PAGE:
Monday, November 21, 2016


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 As taiko players, we know we have to listen to our rhythms to stay with the group, listen to the balance of front row vs. back row, listen to the quality of our strikes, etc.  But are we listening when people are teaching?

At my karate dojo, we have a student that is very eager to reply with affirmatives when he is given corrections.  He then likes to show us how he does it and explain why he is doing it differently.  But in doing so, in putting so much energy into replying, he is not listening.  And by not listening, he's not learning.  He's a bit of an extreme case of not listening, but this sort of thing happens everywhere, not just in a dojo or in taiko.

Next time you're in a group of people being given a lesson of some sort, if you can, look at the body language of the other people.  Are some of them just waiting to speak, to reply, to give their opinion (agreeing or contrary?) then they're not listening.  They're focusing their energy outward instead of receiving and taking IN information.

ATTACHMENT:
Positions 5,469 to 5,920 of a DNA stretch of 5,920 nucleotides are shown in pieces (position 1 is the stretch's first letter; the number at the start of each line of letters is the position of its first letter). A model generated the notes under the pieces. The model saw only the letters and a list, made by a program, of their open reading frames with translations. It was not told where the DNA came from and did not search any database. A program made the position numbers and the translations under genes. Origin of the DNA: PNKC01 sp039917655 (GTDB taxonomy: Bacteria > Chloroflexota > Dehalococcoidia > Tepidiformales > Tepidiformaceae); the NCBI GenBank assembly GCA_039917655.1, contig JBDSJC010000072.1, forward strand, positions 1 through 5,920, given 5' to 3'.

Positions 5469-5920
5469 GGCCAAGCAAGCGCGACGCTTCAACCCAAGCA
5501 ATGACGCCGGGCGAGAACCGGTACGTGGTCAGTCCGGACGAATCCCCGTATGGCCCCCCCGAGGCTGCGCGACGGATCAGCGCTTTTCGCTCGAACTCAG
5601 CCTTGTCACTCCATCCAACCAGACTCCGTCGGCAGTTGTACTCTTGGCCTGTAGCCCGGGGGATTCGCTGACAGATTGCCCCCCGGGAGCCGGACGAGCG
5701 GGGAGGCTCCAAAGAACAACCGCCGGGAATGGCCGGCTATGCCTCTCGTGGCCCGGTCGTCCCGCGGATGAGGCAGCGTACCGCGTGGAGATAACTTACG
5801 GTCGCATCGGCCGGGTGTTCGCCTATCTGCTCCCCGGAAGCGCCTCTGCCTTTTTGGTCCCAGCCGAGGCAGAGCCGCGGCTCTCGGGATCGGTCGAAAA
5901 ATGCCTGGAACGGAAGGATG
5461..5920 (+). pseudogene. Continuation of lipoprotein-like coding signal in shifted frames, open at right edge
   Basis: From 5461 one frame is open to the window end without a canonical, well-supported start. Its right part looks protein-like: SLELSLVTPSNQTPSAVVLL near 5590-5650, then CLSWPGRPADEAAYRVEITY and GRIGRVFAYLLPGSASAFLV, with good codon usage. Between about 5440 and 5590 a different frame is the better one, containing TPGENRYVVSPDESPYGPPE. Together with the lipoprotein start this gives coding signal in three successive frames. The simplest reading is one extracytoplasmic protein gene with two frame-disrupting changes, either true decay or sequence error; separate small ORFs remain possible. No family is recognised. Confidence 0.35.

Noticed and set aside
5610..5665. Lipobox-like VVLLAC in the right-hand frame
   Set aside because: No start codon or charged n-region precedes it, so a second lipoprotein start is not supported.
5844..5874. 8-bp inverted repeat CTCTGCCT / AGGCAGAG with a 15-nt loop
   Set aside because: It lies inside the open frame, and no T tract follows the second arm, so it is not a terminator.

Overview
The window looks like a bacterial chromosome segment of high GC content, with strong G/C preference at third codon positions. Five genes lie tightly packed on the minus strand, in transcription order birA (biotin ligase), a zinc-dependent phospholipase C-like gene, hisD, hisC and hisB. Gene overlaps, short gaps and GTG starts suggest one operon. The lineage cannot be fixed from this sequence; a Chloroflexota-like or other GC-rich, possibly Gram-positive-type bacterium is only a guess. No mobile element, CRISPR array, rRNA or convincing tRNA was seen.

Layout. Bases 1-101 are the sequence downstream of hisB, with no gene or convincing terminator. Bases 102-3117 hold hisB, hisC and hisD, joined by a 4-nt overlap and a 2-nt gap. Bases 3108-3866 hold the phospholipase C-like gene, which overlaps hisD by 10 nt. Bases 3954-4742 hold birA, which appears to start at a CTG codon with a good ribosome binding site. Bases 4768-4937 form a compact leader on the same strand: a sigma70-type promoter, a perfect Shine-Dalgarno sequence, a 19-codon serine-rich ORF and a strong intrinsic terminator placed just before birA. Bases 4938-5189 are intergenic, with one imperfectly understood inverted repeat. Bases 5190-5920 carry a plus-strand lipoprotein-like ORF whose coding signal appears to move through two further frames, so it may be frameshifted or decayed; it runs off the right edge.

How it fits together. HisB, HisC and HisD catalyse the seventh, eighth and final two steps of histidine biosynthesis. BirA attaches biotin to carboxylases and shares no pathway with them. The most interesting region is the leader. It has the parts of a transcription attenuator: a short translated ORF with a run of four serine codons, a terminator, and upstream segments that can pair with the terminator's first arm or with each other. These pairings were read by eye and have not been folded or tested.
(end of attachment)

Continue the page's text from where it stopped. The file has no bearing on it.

The thing is, I do it, you do it, we all do it.  Sometimes there are good reasons to do it.  But it should be intentional and not a default mindset.  Eventually you start missing out on valuable information when you're just waiting your turn to speak instead of taking it in, and eventually the people teaching you might give up on trying, since you're always keen on replying.  Some may even find it disrespectful, especially in an hierarchical pedagogy, like some traditional Asian arts (sempai-kohei styles).

Try recognizing when you feel the need to speak up and how long you hold on to that energy.  If it's three seconds, not a huge deal, but if you're waiting for a minute?  How much are you really able to absorb when your energy is set to project instead of receive?  Is is preventing you from getting better?  Is it creating a perception of you in others that isn't favorable?

Yes, I realize there's irony from one who writes so much to talk about listening.  I had to work at being a better listener myself, and I'm really glad I did just that.

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